Alexis Lagan: I’ve had some girls thank me for being kind and helping them achieve their goals. For me, it’s difficult to hear that because I feel that everyone should be kind. Some girls reached out to me and thanked me for helping them through a competition. Normally, you wouldn’t think that you’d help your competitors, but it’s not about trying to beat someone down; it’s about being the best. I believe I am at my best when I can teach, lead by example, and show compassion for others. I want to compete with someone because she’s the best and that makes me better each time.
NRA Family: What guns do you shoot in competition?
Alexis Lagan: For Air Pistol, it’s a Pardini K12 Absorber, in .177 caliber. For Sport Pistol, it’s a Pardini Sport Pistol in .22 caliber.
NRA Family: What does the future hold for you?
Alexis Lagan: I recently graduated from the University of Utah, with a bachelor’s degree in Pre-Law Physics. For now, I’m going to focus on shooting until the next Olympics. If I feel strong about going for another quad, then I’ll go for it. If it just isn’t in the cards, then I’ll look at furthering my education in law school with the goal of becoming a patent lawyer.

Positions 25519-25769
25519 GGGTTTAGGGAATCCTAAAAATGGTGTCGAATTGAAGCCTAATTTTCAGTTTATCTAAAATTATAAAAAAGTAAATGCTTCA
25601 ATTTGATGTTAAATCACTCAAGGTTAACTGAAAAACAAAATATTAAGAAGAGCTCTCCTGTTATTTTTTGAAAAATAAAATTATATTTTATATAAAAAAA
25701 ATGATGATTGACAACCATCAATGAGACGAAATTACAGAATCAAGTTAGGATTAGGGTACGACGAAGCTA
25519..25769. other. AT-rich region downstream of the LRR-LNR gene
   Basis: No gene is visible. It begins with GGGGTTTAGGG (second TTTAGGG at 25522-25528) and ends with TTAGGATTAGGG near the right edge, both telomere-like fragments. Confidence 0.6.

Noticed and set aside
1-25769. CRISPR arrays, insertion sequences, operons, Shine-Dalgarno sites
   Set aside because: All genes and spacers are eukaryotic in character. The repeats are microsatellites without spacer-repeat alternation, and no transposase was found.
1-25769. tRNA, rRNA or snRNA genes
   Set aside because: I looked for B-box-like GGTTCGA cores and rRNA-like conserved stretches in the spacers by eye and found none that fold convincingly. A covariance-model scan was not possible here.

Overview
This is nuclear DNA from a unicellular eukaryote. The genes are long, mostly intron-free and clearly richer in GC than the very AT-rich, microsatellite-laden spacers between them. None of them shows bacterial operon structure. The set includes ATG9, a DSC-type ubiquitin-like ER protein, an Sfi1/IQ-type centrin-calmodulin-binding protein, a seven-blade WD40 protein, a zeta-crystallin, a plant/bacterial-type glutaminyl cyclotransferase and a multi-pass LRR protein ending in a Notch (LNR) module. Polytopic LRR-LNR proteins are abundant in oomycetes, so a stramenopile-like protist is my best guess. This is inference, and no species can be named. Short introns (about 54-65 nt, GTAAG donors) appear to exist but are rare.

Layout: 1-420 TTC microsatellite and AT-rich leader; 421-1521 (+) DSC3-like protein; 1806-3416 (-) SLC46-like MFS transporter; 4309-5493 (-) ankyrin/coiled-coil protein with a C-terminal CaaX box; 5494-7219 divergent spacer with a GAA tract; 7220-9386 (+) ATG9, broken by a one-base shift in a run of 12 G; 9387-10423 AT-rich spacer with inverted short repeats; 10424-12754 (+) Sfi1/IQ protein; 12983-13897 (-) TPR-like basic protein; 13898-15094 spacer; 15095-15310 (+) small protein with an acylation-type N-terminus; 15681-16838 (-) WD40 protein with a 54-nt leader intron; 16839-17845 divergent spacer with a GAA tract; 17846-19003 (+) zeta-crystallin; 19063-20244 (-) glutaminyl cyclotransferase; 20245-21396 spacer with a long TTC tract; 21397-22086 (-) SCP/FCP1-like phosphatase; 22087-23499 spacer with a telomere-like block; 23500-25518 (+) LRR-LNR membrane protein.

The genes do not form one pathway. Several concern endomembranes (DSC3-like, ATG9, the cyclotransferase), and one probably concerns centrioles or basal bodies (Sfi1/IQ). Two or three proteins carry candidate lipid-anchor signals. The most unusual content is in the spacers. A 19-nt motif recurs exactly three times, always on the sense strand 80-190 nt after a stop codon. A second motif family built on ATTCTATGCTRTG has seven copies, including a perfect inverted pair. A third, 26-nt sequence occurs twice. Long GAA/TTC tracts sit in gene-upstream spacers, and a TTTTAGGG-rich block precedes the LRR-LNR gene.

NRA Family: Is there a particular discipline in shooting sports that you’d like to try?
Alexis Lagan: I would like to try my hand at shotgun. I have a shotgun roomie. Occasionally, we go and play around with that a bit. Outside of the Olympic sports, I’ve been interested in 3-Gun and Practical Shooting. My dad, being a police officer, has done some practical training situations with me, and it’s piqued my interest. Also, I’ve always wanted to try hunting.
NRA Family: Usually, young people get tremendous support from family members … what’s your story?
Alexis Lagan: My mom and dad, Jill and Barry Lagan, have always been very supportive. Financial sponsors are few and far between in this sport, so their contributions have been essential. My paternal grandfather, Barry Lagan, Sr., was the first one on the "Lexi train" and he has been my biggest champion. He’s always one of the first calls. My little sister is on Team Lexi, and is more than happy to share my social media and be the first one to comment on all my posts.
NRA Family: How many hours a day are you training?
Alexis Lagan: I normally train in the mornings for three hours, do a workout for two hours daily, and then psychological work—reading or meditation. That’s up to six hours of training for myself, then I help with USA Shooting as an assistant. I’m at the range from dawn to dusk at least five days a week.
NRA Family: What else do you like to do when you’re not training or shooting?
Alexis Lagan: I like to go camping. It’s where I feel happiest. I love to play tennis and had the opportunity to play all through high school. As a member of the LDS Church, I am involved in many church activities. We have the opportunity to do many community service projects and assist the homeless. My beliefs and these activities help form the well-rounded person I strive to be.